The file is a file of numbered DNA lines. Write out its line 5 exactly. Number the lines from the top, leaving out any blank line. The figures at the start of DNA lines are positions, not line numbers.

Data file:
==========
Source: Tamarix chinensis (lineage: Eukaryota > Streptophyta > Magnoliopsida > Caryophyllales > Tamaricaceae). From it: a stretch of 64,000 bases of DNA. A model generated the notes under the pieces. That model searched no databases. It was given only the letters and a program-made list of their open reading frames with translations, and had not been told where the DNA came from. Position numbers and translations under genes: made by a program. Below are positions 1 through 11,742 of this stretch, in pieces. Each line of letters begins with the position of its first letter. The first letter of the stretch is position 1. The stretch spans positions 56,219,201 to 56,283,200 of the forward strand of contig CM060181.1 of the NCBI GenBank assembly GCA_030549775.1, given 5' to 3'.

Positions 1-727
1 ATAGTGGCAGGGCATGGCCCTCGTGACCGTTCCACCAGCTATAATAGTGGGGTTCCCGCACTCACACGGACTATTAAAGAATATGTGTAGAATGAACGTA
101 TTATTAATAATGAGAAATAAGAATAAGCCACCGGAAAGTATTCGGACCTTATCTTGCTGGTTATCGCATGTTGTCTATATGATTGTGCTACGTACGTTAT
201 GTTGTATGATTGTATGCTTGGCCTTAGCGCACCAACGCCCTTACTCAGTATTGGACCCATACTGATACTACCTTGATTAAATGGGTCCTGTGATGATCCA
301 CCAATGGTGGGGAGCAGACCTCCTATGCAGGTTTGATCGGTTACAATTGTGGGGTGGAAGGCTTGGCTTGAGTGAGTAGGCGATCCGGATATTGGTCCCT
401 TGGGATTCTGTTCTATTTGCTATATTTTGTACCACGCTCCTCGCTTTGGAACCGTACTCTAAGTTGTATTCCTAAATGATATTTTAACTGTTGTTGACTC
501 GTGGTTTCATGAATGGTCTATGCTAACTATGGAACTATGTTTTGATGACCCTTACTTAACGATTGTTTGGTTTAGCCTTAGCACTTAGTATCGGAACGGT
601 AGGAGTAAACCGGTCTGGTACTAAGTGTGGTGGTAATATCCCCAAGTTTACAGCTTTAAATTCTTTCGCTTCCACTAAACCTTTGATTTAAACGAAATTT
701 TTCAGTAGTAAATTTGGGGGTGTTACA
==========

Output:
201 GTTGTATGATTGTATGCTTGGCCTTAGCGCACCAACGCCCTTACTCAGTATTGGACCCATACTGATACTACCTTGATTAAATGGGTCCTGTGATGATCCA